318# This option unfreezes frozen bounce messages after two days, tries
319# once more to deliver them, and ignores any delivery failures.
320
321ignore_bounce_errors_after = 2d
322
323# This option cancels (removes) frozen messages that are older than a week.
324
325timeout_frozen_after = 7d
326
327
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328# By default, messages that are waiting on Exim's queue are all held in a
329# single directory called "input" which it itself within Exim's spool
330# directory. (The default spool directory is specified when Exim is built, and
331# is often /var/spool/exim/.) Exim works best when its queue is kept short, but
332# there are circumstances where this is not always possible. If you uncomment
333# the setting below, messages on the queue are held in 62 subdirectories of
334# "input" instead of all in the same directory. The subdirectories are called
335# 0, 1, ... A, B, ... a, b, ... z. This has two benefits: (1) If your file
336# system degrades with many files in one directory, this is less likely to
337# happen; (2) Exim can process the queue one subdirectory at a time instead of
338# all at once, which can give better performance with large queues.
339
340# split_spool_directory = true
341
342
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343# If you're in a part of the world where ASCII is not sufficient for most
344# text, then you're probably familiar with RFC2047 message header extensions.
345# By default, Exim adheres to the specification, including a limit of 76
346# characters to a line, with encoded words fitting within a line.
347# If you wish to use decoded headers in message filters in such a way
348# that successful decoding of malformed messages matters, you may wish to
349# configure Exim to be more lenient.
350#
351# check_rfc2047_length = false
352#
353# In particular, the Exim maintainers have had multiple reports of problems
354# from Russian administrators of issues until they disable this check,
355# because of some popular, yet buggy, mail composition software.
356
059ec3d9 357
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358# If you wish to be strictly RFC compliant, or if you know you'll be
359# exchanging email with systems that are not 8-bit clean, then you may
360# wish to disable advertising 8BITMIME. Uncomment this option to do so.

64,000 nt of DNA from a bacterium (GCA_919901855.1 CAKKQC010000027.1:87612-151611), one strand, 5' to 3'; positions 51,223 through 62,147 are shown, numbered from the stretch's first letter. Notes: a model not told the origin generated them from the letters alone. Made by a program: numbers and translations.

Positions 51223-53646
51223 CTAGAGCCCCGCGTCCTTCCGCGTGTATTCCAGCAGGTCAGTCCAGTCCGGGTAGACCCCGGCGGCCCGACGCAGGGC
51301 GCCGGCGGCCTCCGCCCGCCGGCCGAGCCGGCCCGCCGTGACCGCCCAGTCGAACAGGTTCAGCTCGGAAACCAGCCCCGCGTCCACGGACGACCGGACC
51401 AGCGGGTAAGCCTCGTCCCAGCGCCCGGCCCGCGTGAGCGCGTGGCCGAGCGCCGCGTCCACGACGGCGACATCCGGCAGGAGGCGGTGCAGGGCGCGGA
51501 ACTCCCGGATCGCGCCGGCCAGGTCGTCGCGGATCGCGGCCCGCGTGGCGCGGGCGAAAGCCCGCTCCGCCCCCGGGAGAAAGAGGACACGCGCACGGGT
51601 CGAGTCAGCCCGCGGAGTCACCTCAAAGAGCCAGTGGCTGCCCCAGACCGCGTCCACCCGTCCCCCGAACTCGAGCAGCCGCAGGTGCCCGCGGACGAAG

361
362# accept_8bitmime = false
363
364
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365# Exim does not make use of environment variables itself. However,
366# libraries that Exim uses (e.g. LDAP) depend on specific environment settings.
367# There are two lists: keep_environment for the variables we trust, and
368# add_environment for variables we want to set to a specific value.
4c04137d 369# Note that TZ is handled separately by the timezone runtime option
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370# and TIMEZONE_DEFAULT buildtime option.
371
372# keep_environment = ^LDAP
373# add_environment = PATH=/usr/bin::/bin
374
375
376
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377######################################################################
378# ACL CONFIGURATION #
379# Specifies access control lists for incoming SMTP mail #
380######################################################################
381
382begin acl
383
384# This access control list is used for every RCPT command in an incoming
385# SMTP message. The tests are run in order until the address is either
386# accepted or denied.
387
388acl_check_rcpt:
389
390 # Accept if the source is local SMTP (i.e. not over TCP/IP). We do this by
391 # testing for an empty sending host field.
392
393 accept hosts = :
94f85d3e 394 control = dkim_disable_verify
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395
396 #############################################################################
397 # The following section of the ACL is concerned with local parts that contain
398 # @ or % or ! or / or | or dots in unusual places.
399 #
400 # The characters other than dots are rarely found in genuine local parts, but
401 # are often tried by people looking to circumvent relaying restrictions.
402 # Therefore, although they are valid in local parts, these rules lock them